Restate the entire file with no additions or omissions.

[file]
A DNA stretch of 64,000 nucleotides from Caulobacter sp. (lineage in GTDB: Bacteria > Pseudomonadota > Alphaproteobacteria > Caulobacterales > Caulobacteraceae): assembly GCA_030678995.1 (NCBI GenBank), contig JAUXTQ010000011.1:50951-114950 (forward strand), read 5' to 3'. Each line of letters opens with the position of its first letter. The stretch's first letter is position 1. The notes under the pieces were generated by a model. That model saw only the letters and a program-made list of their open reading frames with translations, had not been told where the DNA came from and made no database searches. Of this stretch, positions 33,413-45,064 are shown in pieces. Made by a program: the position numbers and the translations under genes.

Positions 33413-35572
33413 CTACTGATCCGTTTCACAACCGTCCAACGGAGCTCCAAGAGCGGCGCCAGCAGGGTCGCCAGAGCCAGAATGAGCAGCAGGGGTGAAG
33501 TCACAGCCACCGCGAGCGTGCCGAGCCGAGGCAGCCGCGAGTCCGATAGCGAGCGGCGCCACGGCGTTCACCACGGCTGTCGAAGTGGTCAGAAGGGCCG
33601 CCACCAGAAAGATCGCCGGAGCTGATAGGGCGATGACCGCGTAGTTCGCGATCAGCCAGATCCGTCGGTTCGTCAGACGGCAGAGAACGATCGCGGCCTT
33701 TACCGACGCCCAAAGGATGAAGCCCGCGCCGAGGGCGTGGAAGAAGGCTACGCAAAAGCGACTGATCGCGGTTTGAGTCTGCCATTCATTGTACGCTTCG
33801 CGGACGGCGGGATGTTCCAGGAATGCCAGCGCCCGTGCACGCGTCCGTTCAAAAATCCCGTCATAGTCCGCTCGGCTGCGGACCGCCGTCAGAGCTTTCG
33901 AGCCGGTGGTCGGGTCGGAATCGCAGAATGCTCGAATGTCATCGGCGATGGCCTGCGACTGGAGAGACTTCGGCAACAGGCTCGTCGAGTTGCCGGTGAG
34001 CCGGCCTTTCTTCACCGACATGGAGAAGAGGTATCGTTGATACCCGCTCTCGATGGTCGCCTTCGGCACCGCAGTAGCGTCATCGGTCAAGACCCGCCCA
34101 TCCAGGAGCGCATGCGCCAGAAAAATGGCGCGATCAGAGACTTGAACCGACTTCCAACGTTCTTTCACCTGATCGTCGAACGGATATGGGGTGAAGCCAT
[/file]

A DNA stretch of 64,000 nucleotides from Caulobacter sp. (lineage in GTDB: Bacteria > Pseudomonadota > Alphaproteobacteria > Caulobacterales > Caulobacteraceae): assembly GCA_030678995.1 (NCBI GenBank), contig JAUXTQ010000011.1:50951-114950 (forward strand), read 5' to 3'. Each line of letters opens with the position of its first letter. The stretch's first letter is position 1. The notes under the pieces were generated by a model. That model saw only the letters and a program-made list of their open reading frames with translations, had not been told where the DNA came from and made no database searches. Of this stretch, positions 33,413-45,064 are shown in pieces. Made by a program: the position numbers and the translations under genes.

Positions 33413-35572
33413 CTACTGATCCGTTTCACAACCGTCCAACGGAGCTCCAAGAGCGGCGCCAGCAGGGTCGCCAGAGCCAGAATGAGCAGCAGGGGTGAAG
33501 TCACAGCCACCGCGAGCGTGCCGAGCCGAGGCAGCCGCGAGTCCGATAGCGAGCGGCGCCACGGCGTTCACCACGGCTGTCGAAGTGGTCAGAAGGGCCG
33601 CCACCAGAAAGATCGCCGGAGCTGATAGGGCGATGACCGCGTAGTTCGCGATCAGCCAGATCCGTCGGTTCGTCAGACGGCAGAGAACGATCGCGGCCTT
33701 TACCGACGCCCAAAGGATGAAGCCCGCGCCGAGGGCGTGGAAGAAGGCTACGCAAAAGCGACTGATCGCGGTTTGAGTCTGCCATTCATTGTACGCTTCG
33801 CGGACGGCGGGATGTTCCAGGAATGCCAGCGCCCGTGCACGCGTCCGTTCAAAAATCCCGTCATAGTCCGCTCGGCTGCGGACCGCCGTCAGAGCTTTCG
33901 AGCCGGTGGTCGGGTCGGAATCGCAGAATGCTCGAATGTCATCGGCGATGGCCTGCGACTGGAGAGACTTCGGCAACAGGCTCGTCGAGTTGCCGGTGAG
34001 CCGGCCTTTCTTCACCGACATGGAGAAGAGGTATCGTTGATACCCGCTCTCGATGGTCGCCTTCGGCACCGCAGTAGCGTCATCGGTCAAGACCCGCCCA
34101 TCCAGGAGCGCATGCGCCAGAAAAATGGCGCGATCAGAGACTTGAACCGACTTCCAACGTTCTTTCACCTGATCGTCGAACGGATATGGGGTGAAGCCAT